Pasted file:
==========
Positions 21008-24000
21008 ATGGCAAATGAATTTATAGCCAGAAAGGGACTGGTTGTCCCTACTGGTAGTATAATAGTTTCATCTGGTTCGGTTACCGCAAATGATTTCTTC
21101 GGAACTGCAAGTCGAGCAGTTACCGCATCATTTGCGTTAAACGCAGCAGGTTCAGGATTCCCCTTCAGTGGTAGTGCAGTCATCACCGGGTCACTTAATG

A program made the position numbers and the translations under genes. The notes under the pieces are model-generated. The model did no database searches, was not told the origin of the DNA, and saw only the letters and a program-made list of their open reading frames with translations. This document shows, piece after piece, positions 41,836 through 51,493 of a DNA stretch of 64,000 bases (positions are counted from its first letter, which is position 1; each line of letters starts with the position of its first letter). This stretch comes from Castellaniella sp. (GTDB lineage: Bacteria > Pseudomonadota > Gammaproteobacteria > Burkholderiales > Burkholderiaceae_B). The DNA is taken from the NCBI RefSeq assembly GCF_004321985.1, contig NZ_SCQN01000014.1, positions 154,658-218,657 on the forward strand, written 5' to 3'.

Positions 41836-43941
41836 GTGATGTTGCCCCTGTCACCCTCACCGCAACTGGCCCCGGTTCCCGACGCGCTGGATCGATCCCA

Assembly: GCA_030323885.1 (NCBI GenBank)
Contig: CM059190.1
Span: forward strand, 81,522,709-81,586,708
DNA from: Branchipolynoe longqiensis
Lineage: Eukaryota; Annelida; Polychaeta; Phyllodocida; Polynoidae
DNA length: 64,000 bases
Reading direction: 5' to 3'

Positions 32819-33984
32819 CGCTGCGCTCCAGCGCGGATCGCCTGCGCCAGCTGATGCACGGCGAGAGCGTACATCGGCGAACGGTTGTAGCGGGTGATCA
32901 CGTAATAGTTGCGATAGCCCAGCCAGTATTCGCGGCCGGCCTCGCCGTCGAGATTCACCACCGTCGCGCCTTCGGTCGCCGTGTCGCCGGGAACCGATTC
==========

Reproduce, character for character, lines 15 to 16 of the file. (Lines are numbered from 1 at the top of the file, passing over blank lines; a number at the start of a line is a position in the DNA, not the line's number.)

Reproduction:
32819 CGCTGCGCTCCAGCGCGGATCGCCTGCGCCAGCTGATGCACGGCGAGAGCGTACATCGGCGAACGGTTGTAGCGGGTGATCA
32901 CGTAATAGTTGCGATAGCCCAGCCAGTATTCGCGGCCGGCCTCGCCGTCGAGATTCACCACCGTCGCGCCTTCGGTCGCCGTGTCGCCGGGAACCGATTC